You’ve probably never heard of Laurence Gieringer.
He built an empire. His construction projects were nothing short of amazement. He built houses, churches, theaters, office buildings, country clubs, cable car systems, roads, bridges, railroads, public utilities, and communities on a scale unmatched by anyone else. He designed the most exquisite church stained glass windows. Laurence Gieringer designed, built, and operated coal mining companies, sawmills, river dams, and airports. He changed the course of rivers. He was an artist, architect, and civil engineer. Yet Lawrence was no “robber baron.” His manifold achievements still remain and continue to inspire and benefit tens of thousands annually. Nor was Laurence Gieringer a millionaire. That’s right. For all his accomplishments, Lawrence was a gentle and humble man who earned only a modest income.
How He Did It
Remember, I said Laurence Gieringer constructed his empire on a scale unmatched anywhere else on earth? Truth is that he built things on a tiny scale—a scale of only 3/8 of an inch to the foot. Laurence Gieringer is the creator of Roadside America in Shartlesville, PA, which is the largest miniature village in the world.
It all began as a boyhood dream-inspired as he sat with his brother Paul on the summit of Penn Mountain, looking down on the city of Reading. Gieringer dreamt of making his own little city when he grew up to be an adult. And what began as a hobby became his passion. His miniature village also became immensely popular due to its uniqueness. The miniature village is also large (half the size of a football field). The village was so popular that he had to build a unique building to house and operate his little empire. Laurence died in 1964, but his Roadside America remains a popular attraction that captures in time a panorama of what America used to be.
The real source of Laurence Gieringer’s greatness was that he was willing to do little things on a grand scale. He put meticulous care and effort into every single detail of every building, vehicle, bridge, and community of his Roadside America. The result was a beautiful masterpiece and one of the most beloved family attractions in the Northeast.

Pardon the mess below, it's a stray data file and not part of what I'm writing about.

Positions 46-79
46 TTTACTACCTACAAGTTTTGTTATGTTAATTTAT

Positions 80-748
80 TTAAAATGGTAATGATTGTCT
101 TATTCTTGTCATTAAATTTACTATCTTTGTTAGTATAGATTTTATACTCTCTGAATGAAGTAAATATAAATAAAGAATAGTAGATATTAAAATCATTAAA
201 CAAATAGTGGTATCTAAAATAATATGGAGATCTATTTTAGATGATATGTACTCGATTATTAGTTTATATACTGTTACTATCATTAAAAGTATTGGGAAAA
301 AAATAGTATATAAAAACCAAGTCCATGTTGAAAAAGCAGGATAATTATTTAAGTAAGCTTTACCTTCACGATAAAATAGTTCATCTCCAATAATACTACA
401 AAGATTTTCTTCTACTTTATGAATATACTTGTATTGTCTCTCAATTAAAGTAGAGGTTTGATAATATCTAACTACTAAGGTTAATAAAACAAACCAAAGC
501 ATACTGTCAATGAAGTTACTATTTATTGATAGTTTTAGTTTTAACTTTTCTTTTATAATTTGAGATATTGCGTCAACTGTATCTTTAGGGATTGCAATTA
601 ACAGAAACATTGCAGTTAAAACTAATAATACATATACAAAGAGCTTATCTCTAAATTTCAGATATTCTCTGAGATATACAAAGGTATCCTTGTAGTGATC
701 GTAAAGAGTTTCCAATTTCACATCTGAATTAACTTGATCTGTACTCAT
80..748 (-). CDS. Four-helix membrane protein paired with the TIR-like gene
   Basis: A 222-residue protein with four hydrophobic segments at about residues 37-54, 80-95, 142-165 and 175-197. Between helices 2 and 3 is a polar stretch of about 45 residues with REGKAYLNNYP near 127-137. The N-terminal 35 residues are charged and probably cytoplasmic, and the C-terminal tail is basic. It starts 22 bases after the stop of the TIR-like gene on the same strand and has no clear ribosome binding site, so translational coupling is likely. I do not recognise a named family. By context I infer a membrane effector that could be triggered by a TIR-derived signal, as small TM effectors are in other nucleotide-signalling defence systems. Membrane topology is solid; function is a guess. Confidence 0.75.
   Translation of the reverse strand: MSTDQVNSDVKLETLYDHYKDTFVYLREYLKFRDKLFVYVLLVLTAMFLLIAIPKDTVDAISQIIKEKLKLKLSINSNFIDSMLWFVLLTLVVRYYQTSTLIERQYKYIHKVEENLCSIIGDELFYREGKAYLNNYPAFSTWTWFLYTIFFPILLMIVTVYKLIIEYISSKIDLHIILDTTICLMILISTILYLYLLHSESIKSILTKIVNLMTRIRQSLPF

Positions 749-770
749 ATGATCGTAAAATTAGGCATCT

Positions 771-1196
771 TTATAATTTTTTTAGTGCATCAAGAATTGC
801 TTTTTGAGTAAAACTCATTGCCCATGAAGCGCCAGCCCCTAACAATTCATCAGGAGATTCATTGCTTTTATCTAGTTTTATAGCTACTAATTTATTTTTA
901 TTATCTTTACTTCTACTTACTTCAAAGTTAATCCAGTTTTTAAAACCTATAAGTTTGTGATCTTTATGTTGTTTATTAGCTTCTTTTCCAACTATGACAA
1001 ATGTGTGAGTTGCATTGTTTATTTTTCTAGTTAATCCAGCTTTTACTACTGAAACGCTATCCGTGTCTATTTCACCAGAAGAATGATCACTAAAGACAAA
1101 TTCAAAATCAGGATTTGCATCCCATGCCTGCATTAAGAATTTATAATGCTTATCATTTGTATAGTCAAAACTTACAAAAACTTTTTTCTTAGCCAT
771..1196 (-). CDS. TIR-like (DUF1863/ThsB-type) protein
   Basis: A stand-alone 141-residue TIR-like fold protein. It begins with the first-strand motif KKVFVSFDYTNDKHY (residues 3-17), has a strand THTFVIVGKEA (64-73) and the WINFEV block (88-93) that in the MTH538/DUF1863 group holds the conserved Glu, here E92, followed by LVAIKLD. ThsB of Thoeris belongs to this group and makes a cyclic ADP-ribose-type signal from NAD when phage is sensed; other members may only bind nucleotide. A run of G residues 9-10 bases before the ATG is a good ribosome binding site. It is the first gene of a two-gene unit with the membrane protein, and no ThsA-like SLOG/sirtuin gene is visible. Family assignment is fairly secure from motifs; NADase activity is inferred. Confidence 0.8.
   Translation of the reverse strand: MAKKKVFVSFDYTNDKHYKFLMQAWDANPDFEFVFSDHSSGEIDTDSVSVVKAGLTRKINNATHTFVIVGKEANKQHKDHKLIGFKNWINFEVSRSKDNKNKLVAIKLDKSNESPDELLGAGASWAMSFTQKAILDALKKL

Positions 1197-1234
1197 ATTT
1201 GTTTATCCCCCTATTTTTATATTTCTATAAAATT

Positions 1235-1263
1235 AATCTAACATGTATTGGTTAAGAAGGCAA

Do Your Best
Our society is filled with people who strive to be the “first” and the “greatest;” to build “the tallest,” “the longest,” and “the biggest.” They jockey for the best and most important and most prestigious jobs. But rare is the person who takes on the obscure, the tedious, and the small tasks of life and executes them with excellence. Rare is the worker who despises, not the little tasks of life, but only doing them in a mediocre way. Dr. Martin Luther King, Jr. once cautioned: “If God calls a man to be a street sweeper, he should sweep streets as Michelangelo painted, or Beethoven composed music, or Shakespeare wrote poetry. He should sweep streets so well that all the hosts of heaven and earth will pause to say, here lived a great street sweeper who did his job well.”
The Scriptures admonish us: “Whatsoever thy hand findeth to do, do so with all thy might.” (Ecclesiastes 9:10)
Dear God, help me to be faithful in the little tasks of life that I may prove worthy of greater things. Show me true greatness is found in doing the little things in a great way. Amen.